Only two weeks ago the mallard flock at Duck Hollow was large and busy with males and females feeding in pairs. Back then the flock was usually 20+ birds but now it’s half that size and mostly male. The females are missing. They’re on the nest.
Female mallards (Anas platyrhynchos) nest on the ground laying one egg per day until the clutch is complete, about 10 eggs.
Though she doesn’t build the nest the mother mallard pulls nearby vegetation toward her body to line the nest bowl. When she begins incubation she plucks down from her breast to surround the eggs and cover them while she’s gone. The eggs hatch in 28 days.
Only the females incubate eggs while the males watch from afar. Except for a recess in early morning and late afternoon, female mallards are hidden all day — if they’ve chosen a good nest site.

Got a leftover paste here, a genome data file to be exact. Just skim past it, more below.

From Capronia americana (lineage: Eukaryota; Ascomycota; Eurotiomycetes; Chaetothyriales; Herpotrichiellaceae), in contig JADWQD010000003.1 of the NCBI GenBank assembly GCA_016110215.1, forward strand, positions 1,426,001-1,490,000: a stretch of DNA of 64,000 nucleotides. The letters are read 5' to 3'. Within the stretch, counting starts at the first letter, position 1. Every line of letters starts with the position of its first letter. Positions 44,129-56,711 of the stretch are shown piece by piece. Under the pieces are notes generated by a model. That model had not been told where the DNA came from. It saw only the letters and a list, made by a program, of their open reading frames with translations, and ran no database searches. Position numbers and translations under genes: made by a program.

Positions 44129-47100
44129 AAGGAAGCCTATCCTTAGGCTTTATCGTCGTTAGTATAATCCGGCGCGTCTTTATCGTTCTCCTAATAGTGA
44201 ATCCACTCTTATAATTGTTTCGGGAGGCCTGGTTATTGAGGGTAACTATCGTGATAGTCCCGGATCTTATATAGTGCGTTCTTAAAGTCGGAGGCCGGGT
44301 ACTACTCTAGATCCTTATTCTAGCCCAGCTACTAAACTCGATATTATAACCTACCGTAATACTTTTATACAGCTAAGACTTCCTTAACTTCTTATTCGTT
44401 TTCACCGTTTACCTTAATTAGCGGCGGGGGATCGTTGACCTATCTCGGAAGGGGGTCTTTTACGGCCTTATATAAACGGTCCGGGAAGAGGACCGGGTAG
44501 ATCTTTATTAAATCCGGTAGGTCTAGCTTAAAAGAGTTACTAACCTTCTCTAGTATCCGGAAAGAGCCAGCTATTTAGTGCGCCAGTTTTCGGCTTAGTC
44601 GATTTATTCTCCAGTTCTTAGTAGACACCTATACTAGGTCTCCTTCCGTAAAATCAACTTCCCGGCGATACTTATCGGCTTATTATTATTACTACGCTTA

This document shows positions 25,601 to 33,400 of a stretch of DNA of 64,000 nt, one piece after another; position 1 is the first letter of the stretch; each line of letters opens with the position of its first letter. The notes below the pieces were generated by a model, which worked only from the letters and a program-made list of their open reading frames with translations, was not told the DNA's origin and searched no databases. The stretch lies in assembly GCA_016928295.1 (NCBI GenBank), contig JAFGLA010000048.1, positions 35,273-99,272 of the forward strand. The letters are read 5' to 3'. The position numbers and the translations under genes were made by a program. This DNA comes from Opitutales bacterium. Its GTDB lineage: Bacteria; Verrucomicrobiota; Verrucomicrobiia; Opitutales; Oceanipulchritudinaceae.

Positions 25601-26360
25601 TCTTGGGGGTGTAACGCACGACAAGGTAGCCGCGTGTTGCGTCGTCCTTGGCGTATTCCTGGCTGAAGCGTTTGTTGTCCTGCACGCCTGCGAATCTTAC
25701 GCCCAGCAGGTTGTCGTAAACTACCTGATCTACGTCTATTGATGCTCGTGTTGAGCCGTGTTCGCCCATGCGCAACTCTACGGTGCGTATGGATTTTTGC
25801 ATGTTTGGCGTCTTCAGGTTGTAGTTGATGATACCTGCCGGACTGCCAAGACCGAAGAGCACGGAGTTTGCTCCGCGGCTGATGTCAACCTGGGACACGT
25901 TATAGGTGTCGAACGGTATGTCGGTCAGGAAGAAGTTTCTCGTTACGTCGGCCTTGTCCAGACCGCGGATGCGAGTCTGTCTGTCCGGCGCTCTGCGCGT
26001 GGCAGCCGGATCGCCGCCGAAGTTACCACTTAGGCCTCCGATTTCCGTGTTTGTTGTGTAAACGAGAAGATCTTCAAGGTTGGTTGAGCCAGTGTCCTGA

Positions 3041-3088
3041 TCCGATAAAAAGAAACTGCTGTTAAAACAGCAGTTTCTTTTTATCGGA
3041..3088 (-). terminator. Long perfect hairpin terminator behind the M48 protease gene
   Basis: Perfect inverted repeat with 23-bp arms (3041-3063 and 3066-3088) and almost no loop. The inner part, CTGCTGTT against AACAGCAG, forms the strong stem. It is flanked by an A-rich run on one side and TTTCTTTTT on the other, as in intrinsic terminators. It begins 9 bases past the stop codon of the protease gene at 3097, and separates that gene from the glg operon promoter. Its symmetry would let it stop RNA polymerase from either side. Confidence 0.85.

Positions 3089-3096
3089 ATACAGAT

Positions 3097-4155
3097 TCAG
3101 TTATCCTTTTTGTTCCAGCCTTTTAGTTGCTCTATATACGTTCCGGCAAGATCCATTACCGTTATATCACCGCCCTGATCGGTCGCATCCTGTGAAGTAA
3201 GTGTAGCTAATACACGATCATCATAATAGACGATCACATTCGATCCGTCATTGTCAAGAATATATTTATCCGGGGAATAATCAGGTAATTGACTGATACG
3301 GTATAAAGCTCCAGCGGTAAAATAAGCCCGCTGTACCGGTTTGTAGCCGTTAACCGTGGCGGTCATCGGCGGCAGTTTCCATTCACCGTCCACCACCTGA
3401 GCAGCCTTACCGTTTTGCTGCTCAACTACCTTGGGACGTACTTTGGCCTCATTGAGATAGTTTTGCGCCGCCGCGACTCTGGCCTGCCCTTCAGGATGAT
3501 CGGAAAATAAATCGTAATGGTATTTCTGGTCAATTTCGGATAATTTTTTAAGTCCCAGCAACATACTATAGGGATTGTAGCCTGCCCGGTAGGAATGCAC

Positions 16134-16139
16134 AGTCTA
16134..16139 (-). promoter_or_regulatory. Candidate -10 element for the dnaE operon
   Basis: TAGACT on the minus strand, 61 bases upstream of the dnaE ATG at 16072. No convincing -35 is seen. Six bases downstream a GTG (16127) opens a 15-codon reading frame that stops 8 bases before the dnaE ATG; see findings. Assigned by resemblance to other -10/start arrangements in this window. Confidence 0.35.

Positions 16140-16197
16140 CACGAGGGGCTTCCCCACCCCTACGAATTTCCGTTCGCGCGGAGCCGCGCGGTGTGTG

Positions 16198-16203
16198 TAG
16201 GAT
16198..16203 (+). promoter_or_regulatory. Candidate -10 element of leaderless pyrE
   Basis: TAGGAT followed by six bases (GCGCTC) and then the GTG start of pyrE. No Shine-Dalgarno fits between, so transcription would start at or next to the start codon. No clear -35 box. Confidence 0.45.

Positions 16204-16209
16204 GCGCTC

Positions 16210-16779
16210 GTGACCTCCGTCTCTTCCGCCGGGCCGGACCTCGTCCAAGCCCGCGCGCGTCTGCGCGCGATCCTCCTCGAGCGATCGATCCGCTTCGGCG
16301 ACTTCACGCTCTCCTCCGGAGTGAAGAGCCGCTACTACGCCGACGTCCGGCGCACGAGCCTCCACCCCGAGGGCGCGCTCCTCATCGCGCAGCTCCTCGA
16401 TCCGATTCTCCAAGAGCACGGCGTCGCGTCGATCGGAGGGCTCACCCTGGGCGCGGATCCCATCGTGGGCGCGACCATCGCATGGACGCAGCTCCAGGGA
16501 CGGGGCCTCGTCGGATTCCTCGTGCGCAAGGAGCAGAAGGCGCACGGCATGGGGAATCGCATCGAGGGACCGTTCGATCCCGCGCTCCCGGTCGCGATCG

In urban settings the ladies choose some creative places, as in the video above and this photo under a stairway in Madison, Wisconsin.
Three days before they hatch the mallard chicks call back and forth with their mother from inside the eggs. On hatch day all of them emerge within 6-10 hours. Next morning their mother leads them to water for their first swim. See all of this in Ian Oland’s video, above.
So don’t be surprised when you don’t see female mallards at Duck Hollow in early April. Right now the mother mallards are on the nest.
(video by Ian Oland on YouTube. photo from Wikimedia Commons; click on the caption to see the original)